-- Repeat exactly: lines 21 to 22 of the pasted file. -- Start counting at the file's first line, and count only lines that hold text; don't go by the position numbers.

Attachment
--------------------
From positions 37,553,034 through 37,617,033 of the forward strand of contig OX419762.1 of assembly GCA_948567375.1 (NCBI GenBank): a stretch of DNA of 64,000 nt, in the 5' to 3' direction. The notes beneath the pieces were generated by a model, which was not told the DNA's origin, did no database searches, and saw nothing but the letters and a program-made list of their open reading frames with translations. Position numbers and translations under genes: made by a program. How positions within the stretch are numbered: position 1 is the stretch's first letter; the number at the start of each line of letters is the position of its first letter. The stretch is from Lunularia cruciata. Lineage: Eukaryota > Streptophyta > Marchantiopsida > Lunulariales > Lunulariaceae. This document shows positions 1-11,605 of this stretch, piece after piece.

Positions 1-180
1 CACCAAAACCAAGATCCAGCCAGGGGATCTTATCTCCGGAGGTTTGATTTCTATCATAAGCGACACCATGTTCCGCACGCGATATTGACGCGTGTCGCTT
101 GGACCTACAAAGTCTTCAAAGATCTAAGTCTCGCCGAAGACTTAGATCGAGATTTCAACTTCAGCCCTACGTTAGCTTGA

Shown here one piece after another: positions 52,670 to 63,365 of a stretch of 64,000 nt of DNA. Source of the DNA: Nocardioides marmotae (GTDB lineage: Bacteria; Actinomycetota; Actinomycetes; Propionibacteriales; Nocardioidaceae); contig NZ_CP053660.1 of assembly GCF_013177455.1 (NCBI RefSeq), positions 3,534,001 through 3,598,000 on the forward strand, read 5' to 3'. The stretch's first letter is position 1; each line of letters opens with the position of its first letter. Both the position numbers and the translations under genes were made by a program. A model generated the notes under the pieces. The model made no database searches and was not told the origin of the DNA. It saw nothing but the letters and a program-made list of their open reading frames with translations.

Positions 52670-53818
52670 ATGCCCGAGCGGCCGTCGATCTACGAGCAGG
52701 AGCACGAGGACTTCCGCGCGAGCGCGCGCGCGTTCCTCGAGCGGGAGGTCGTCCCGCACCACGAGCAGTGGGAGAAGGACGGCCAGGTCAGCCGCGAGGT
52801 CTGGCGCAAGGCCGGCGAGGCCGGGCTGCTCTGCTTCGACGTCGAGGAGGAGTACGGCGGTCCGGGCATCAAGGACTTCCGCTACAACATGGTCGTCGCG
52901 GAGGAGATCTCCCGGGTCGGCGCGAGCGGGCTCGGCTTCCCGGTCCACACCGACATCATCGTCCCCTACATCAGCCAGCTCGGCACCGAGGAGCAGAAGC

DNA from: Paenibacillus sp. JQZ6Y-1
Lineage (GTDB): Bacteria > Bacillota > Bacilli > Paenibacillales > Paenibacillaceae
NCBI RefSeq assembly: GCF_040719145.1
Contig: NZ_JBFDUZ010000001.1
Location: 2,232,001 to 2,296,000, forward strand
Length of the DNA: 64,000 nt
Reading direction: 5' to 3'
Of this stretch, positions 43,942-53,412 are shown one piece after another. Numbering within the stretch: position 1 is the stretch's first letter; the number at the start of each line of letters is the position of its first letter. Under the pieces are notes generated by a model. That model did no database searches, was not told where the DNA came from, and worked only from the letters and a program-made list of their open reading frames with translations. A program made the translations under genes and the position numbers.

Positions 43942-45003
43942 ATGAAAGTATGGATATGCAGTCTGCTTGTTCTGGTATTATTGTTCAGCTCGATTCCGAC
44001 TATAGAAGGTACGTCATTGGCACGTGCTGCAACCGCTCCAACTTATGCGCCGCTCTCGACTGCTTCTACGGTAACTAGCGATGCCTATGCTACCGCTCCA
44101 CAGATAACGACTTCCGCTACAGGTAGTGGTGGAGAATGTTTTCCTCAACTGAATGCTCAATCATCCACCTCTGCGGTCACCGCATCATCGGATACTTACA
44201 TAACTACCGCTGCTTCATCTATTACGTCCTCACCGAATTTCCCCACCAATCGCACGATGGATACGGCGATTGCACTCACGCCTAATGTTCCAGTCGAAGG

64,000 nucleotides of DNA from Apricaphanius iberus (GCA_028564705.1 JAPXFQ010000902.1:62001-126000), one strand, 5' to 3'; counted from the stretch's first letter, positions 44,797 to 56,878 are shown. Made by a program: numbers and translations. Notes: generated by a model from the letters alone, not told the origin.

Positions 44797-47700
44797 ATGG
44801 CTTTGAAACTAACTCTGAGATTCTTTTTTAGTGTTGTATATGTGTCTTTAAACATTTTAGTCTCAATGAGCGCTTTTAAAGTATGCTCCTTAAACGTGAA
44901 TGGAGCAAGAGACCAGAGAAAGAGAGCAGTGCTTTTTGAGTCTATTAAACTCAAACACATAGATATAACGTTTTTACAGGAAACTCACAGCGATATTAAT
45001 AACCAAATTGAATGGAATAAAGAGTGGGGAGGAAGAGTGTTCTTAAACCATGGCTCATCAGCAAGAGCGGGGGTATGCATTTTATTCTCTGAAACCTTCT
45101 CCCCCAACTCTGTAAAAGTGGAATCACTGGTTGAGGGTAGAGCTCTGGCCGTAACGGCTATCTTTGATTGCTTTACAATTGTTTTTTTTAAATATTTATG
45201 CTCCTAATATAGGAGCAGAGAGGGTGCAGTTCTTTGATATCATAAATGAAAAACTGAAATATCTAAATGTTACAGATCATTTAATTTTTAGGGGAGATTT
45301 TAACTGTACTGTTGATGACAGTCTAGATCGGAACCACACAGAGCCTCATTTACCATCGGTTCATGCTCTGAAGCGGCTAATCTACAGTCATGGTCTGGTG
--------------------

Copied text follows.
44001 TATAGAAGGTACGTCATTGGCACGTGCTGCAACCGCTCCAACTTATGCGCCGCTCTCGACTGCTTCTACGGTAACTAGCGATGCCTATGCTACCGCTCCA
44101 CAGATAACGACTTCCGCTACAGGTAGTGGTGGAGAATGTTTTCCTCAACTGAATGCTCAATCATCCACCTCTGCGGTCACCGCATCATCGGATACTTACA